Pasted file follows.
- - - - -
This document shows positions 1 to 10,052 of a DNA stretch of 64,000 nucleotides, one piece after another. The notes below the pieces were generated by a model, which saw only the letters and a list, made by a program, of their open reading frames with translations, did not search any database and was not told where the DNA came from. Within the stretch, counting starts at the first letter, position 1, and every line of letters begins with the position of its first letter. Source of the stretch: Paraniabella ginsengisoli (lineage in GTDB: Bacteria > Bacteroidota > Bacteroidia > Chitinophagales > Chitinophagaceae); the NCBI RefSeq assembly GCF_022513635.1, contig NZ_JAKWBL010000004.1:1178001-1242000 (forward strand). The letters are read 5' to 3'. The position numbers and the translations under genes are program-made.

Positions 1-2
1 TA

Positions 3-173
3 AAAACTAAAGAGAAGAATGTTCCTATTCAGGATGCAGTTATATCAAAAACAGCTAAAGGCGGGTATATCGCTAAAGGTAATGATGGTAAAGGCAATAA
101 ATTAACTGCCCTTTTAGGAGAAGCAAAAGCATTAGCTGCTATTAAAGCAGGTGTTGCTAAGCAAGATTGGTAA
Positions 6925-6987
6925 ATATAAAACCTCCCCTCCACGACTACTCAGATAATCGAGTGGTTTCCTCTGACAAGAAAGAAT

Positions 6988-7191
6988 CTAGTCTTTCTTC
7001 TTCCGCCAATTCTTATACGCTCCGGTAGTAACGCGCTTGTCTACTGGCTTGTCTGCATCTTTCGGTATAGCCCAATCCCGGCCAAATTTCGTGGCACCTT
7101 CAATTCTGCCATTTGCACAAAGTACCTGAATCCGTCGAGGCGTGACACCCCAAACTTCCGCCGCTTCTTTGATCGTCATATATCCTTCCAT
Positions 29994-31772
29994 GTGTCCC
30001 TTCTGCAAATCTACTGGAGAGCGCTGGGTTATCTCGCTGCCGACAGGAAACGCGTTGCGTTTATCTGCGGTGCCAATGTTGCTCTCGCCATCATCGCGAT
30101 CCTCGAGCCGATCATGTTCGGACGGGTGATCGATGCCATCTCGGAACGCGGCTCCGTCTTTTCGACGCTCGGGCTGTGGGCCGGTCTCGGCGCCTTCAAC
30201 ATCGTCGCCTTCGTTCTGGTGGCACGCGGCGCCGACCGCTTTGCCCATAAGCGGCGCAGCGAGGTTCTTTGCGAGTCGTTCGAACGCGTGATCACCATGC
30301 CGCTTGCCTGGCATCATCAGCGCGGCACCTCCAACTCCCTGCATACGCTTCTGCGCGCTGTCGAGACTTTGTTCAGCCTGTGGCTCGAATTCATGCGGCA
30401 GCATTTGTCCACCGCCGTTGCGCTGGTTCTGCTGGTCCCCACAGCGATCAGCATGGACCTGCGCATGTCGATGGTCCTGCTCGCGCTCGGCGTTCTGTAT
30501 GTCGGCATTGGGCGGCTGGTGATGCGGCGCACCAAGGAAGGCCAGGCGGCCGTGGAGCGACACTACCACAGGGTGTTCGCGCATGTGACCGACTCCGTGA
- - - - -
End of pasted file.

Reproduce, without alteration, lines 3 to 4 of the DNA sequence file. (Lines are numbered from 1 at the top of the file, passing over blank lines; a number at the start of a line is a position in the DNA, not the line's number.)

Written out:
1 TA

Positions 3-173